If you are running a successful business you will be interested in the following:
- What is my turnover to date?
- What do people owe me?
- Am I making a profit?
- Can I take any dividends from the business and how much?
- How much tax will I owe?
- How much do I owe my suppliers and when do I need to pay them?
- What is the most tax efficient way to pay myself from the business?
These are questions that we are frequently asked and can only be effectively answered if your bookkeeping is up to date. Many business owners think bookkeeping is a dreaded chore, but if you understand and efficiently use the data your bookkeeper collects, bookkeeping can be your best ally.
By recording all the daily/weekly/monthly goings on in the business and keeping records up to date, the vital information that a business owner needs will then be readily available to make informed decisions.
What does a bookkeeper do?
The frequency and volume of a bookkeeper’s duties will typically depend on how many daily/weekly/monthly transactions a business has going on and through its bank statement. The bookkeeper will:
- Process payments and receipts
- Draw up sales and purchase invoices
- Record transactions such as income and outgoings and posting them to the various accounts
- Produce financial reports
- Reconcile third-party records and bank statements.
All the above is done on a regular basis so that fundamental information is available all the time and up to date.
How does a bookkeeper help my business?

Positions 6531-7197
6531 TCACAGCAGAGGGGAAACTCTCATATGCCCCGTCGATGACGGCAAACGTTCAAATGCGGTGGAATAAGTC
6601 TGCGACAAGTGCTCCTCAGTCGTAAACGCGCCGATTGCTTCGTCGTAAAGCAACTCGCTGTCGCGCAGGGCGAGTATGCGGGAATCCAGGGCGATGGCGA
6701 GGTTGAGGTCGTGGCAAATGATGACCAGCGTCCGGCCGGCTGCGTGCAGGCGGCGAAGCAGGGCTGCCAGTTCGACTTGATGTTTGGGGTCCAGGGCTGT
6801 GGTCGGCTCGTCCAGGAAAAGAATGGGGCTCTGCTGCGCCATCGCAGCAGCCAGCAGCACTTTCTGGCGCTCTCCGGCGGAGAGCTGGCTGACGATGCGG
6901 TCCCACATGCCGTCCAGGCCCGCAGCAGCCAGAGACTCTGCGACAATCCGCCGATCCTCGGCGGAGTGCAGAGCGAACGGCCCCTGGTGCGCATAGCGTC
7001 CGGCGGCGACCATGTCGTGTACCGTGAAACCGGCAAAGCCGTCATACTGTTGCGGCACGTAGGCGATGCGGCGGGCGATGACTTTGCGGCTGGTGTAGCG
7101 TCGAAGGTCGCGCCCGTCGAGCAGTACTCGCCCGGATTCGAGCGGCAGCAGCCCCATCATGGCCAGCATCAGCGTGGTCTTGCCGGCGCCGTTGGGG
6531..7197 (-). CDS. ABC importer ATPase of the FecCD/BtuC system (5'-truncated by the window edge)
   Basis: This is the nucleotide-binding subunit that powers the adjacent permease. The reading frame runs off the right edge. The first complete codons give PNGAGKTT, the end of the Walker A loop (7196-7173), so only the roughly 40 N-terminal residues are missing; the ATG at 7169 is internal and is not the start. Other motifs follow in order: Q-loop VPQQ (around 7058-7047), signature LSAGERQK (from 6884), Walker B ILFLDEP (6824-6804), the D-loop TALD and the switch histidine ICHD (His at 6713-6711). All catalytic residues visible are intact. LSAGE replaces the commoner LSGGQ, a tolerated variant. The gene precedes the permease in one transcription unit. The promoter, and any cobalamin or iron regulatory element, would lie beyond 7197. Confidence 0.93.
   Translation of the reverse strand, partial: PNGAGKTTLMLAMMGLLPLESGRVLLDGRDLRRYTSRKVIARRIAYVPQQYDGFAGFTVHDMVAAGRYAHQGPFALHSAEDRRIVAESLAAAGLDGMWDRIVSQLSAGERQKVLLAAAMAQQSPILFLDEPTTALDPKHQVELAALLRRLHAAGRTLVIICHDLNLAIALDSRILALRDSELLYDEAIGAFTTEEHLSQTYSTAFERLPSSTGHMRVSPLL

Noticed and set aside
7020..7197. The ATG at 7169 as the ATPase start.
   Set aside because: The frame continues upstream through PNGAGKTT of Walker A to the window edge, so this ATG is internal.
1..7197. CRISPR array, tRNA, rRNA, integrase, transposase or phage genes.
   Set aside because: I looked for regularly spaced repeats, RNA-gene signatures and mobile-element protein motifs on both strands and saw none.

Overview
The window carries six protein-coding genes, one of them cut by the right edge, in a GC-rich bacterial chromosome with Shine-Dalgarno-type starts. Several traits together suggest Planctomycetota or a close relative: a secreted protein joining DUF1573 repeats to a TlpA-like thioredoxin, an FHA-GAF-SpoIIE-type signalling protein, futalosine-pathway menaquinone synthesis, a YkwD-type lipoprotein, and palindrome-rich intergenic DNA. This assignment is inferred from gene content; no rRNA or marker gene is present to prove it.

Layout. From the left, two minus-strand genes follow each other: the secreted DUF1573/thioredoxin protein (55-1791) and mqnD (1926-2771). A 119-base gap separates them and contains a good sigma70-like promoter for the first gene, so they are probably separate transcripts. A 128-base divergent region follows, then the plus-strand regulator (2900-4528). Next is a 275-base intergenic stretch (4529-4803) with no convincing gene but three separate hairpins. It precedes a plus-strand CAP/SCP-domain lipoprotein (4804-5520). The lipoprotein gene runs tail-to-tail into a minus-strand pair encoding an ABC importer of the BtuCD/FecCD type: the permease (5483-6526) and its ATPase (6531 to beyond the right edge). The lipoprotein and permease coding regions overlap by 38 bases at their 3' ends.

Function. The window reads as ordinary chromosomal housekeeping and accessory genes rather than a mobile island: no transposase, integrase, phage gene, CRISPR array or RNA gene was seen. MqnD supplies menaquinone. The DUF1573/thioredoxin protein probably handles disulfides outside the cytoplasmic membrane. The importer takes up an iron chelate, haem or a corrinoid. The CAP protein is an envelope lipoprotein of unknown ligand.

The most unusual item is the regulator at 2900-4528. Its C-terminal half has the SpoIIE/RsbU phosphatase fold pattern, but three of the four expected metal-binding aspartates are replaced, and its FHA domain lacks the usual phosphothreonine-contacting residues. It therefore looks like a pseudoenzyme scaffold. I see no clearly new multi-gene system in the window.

- Helps you budget accurately
With your income and expenses properly organised, it is simple to review your financial resources and costs. It is a lot harder to get an accurate budget if your records are not accurate and up to, your budget will be mainly guesswork.
2. Keeps you prepared for tax
You’ll be able to predict how much your year-end tax liability will be, well in advance, which will help to ensure you have the cash to pay for it. Your tax returns are more likely to be delivered on time as most of the accounting work has already been done months before your returns are due.
3. Maintain accurate and organised records
By doing your books often, staying on top of them and not leaving it to the last minute, over time, you will find it easier to retrieve the bits of information you desperately need in no time. The last thing any business owner wants to do is look for documentation and information regarding a transaction that happened months ago!
4. Easier to see business targets
With no accurate number or data to analyse, it’s not easy to set yourself any growth goals. Every business wants to grow, but poor financial records can hinder that from happening at the speed you want.
5. Meeting government Regulations
The government’s Making Tax Digital initiative requires businesses to submit their taxes digitally through the use of applications and software. It is a lot easier to keep these records up to date than to have a whole years’ worth of data entry to do within a short amount of time.
6. Peace of mind
Unorganised books and looming deadlines causes too much unnecessary stress and anxiety when there is a long list of other jobs to do with running the business. If your books are neat and tidy you won’t be losing sleep at night worrying about HMRC obligations.
Bookkeeping is crucial for a business for many reasons. The time it takes to complete the bookkeeping will depend on the volume of transactions on daily/weekly/monthly basis which will in turn determine how much a bookkeeper will charge to do the work.
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